Submissions to this year's Seoul Design Award, which is free to enter and has a top prize of KRW 50 million (£31,500), are set to open in March 2023.
The awards will be given to designers "whose projects have contributed to a sustainable daily life that aims for a harmonious relationship between people, society and the environment".
Designers can submit any design from the past five years that was built to solve everyday problems – from reducing food waste to conserving energy.
The projects can be submitted by an individual or group and will be judged based on five core values, including sustainability, public and shared, creativity and innovation, participation and cooperation, and inspiration and influence.
Previously known as the Human City Design Award, this year's Seoul Design Award will be open for entries from 14 March to 28 June 2023. Now in its fourth edition, the 2023 edition of the award will expand to include 25 accolades.
"Over the past three years, design projects that have been awarded the Human City Design Award have addressed everyday problems such as environmental pollution, regional inequality, the gap between the rich and the poor, and discrimination against the socially underprivileged," said the organisation.
"Ahead of 2023, the Human City Design Award will change its name to the Seoul Design Award in order to pursue the sustainability of daily life beyond the city."
In 2021, which was the last edition of the award, the top prize in the safety and security category was won by Goyohan Taxi – a taxi service run by hearing-impaired people that was created by South Korean designer Song Min-Pyo to make travelling easier for those with hearing loss.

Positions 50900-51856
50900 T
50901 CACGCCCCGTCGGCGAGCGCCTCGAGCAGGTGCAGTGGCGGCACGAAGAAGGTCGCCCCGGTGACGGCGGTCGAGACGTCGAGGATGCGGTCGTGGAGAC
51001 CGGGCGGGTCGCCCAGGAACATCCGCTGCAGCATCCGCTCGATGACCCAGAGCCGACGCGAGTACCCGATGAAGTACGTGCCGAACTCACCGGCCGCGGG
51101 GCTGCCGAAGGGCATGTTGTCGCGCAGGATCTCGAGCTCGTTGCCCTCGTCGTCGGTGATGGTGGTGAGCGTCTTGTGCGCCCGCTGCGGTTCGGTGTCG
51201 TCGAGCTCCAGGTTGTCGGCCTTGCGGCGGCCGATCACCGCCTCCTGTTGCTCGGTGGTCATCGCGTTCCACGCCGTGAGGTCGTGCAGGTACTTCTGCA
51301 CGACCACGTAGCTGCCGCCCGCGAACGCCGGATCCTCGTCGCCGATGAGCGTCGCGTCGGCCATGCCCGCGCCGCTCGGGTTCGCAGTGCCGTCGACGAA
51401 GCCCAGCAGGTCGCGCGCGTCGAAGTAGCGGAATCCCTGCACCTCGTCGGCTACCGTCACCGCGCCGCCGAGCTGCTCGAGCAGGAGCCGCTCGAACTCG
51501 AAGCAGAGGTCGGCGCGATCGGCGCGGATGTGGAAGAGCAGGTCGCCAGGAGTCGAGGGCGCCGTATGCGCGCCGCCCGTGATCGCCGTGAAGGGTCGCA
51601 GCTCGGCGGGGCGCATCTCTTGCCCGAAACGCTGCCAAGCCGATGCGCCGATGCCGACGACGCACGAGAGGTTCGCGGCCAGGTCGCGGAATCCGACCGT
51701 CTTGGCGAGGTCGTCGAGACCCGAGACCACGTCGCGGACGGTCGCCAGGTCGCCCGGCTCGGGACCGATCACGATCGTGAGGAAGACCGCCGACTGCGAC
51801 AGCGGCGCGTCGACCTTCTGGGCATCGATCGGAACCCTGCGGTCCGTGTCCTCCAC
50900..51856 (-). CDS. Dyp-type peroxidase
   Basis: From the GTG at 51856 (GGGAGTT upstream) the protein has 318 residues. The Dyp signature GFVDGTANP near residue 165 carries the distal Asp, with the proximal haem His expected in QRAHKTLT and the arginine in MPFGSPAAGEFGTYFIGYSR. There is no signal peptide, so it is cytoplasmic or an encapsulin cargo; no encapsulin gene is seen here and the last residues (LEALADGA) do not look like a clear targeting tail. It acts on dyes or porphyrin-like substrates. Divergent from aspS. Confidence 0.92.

The project included a mobile device that aims to improve methods of communication between passengers and taxi drivers with a voice-to-text conversation app, which enabled passengers to communicate their destination, preferred drop-off point and choice of payment method.
Gardens in the Air was designed to reduce Seville's heat island effect and provide drinking water to the 70 species of birds in the surrounding area.
According to Portobello, the Sururu Da Mundaú tile makes use of the 300 tonnes of mussel shells produced every month in Mundaú, Brazil, which would otherwise be discarded as waste.
Portobello worked with local artisans on the project, which the Seoul Design Award recognised as demonstrating "the value of cooperation and innovation".
The project also created a range of new community activities by encouraging local citizens to participate in the tile making.
For more information on the awards or to apply, visit its website.
This article was written by Dezeen for the Seoul Design Award as part of a partnership. Find out more about Dezeen partnership content here.